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The art of selling and the art of shopping.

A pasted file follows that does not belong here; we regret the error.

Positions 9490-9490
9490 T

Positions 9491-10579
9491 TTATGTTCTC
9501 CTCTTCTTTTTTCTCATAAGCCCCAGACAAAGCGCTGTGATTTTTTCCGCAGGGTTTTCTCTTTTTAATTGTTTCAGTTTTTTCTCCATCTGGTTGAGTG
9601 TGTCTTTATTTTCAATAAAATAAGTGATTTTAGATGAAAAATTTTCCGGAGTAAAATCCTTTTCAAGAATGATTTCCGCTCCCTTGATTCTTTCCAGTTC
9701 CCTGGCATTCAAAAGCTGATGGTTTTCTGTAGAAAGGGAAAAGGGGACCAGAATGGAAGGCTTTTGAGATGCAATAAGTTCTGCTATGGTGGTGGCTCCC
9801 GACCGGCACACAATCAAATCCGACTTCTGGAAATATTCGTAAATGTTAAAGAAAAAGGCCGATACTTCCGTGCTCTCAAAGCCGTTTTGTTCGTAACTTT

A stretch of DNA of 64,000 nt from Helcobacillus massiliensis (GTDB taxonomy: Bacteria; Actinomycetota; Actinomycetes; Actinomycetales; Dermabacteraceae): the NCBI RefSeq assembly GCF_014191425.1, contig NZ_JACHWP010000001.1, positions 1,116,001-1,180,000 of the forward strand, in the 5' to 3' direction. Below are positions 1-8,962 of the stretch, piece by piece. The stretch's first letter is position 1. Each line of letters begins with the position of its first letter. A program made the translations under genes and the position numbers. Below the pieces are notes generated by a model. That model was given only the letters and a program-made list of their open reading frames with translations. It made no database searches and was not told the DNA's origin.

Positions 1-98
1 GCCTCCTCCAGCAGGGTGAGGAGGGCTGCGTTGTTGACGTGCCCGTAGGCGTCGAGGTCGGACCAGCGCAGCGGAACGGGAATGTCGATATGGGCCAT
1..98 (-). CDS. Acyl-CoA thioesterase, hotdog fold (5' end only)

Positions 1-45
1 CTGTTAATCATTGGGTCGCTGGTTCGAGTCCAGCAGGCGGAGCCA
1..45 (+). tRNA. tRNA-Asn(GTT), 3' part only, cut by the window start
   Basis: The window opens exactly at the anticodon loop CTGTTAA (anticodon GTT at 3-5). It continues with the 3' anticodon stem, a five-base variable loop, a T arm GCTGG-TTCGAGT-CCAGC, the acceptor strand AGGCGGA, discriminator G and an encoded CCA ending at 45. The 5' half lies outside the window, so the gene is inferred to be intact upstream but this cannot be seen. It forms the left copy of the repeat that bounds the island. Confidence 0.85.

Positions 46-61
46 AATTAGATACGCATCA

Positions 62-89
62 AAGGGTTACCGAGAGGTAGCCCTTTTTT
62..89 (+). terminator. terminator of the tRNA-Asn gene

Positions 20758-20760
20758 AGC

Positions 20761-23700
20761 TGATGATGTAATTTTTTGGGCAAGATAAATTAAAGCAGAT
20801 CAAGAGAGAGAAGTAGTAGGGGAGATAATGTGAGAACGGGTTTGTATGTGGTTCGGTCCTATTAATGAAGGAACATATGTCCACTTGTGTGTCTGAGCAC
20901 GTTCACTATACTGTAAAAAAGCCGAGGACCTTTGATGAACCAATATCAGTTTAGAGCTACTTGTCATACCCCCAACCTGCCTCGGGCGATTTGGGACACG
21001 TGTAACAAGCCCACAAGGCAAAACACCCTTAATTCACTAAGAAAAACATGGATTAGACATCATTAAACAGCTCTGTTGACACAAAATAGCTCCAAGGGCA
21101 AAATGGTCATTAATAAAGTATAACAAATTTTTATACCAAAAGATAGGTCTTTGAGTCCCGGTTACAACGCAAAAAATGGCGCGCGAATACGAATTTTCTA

EVER been to an art gallery? What was the experience like? Was the artist there? If so, I’m sure you were more interested in the artwork. How did the salesperson engage you? What did the salesperson ask or say? Maybe the salesperson asked a question like: “Are you looking for anything special?” Maybe the salesperson made a statement like: “I’m here to answer any questions you may have.” Or… maybe the salesperson asked: “What did you admire in the window that made you walk inside?” I was recently asked this incredibly engaging question when I was in a small retail clothing store where I bought a bunch of stuff. Could there be a connection between the question and my purchase? Now, back to artwork and what I have found to be true about buying art in art galleries: your taste determines your interest. You gotta like it. If you don’t, you’ll never buy it. Maybe you need a piece of art for an empty wall in your office – but with art, taste prevails over need. You might spend a minute in a gallery or linger for an hour. It depends on one thing: How much you liked the artwork. But the real key to buying art has little to do with price or perceived value. Those are the “after motives.” The key to the purchase? You gotta like it. Get the theme? So, what’s the secret of getting people to buy art (as opposed to the secret of selling it)? Engage them...find out how much they really like the artwork... get them to agree to take it...and get paid. And although “want” occasionally overtakes “need,” when you sell any product, people wanna buy-not be sold. Wanna be “sold” a car? Or would you rather “buy” it? I visit art galleries all the time. Every salesperson has a choice when greeting me: engage me or disengage me with the first few words. Last week I went into a gallery in SoHo (an upscale shopping area in New York City) that featured many of the legendary Andy Warhol serigraphs. “Can I answer any questions?” the standoffish salesperson asked. “No, I’m just walking through and admiring the museum,” I replied. “This isn’t a museum,” he snapped, “it’s a gallery. All of these prints are for sale.” Duh. Jeez, I never would have known that if he hadn’t told me. What could he have said? How much more friendly could he have been? How much more engaging could he have been? How much more helpful could he have been? How could he have hooked me and qualified me? And while you’re laughing or nodding your head about how “pathetic” the salesman was, how about asking yourself the same questions about the way you engage your prospects? Keeping those questions in mind, here’s a list that will help you better understand how to engage me (or anyone), so I buy. Better stated, the 10.5 things to do if YOU want me to buy. Whether it’s art or another product, the selling points are the same. 1. Engage me with my interests, not yours. 2. Be friendly, not professional. 3. Be forward, not pushy (ask first-then tell). 4. Be my equal, don’t be smarter. When I ask questions, inform and educate me. 5. Make statements that reinforce my interests. 6. Don’t tell me what you just sold, concentrate on me. 7. Be excited about my interests. 8. Be excited about the art. 9. Approach me if I seem to favor one piece or a particular artist. 10. Ask: “If you were to acquire this piece, when would you like to take delivery?” 10.5 Ask for the sale. The art of the sale rests in the engaging questions. Engaging question: “If you could have one piece in the gallery...” Engaging action: “Stop by when you’re done looking and tell me which piece you liked the best.” Engaging question: Ask a closing and engaging question at the same time: “Mr. Jones, where would you hang this in your home?” Engaging question: “Mr. Jones, most people who like a specific piece of art also have a vision of where it would go in their home or office. Would you share your vision with me?” Meanwhile, the salesperson is still busy trying to sell me “whatever.” What is he thinking? The real art of selling is never letting anyone feel they’re being sold. Want more answers about the art and science of asking questions that engage? Go to www.gitomer.com — register if you’re a first time user — and enter ‘smart questions’ in the GitBit box. Jeffrey Gitomer, the author of The Sales Bible and The Little Red Book of Selling, is President of Charlotte-based Buy Gitomer. He gives seminars, runs annual sales meetings, and conducts Internet training programs on selling and customer service at www.trainone.com. He can be reached by phone: 704/333-1112 or e-mail: salesman@gitomer.com (c) 2005 All Rights Reserved - Don’t even think about reproducing this document without written permission from Jeffrey H. Gitomer and Buy Gitomer • 704/333-1112

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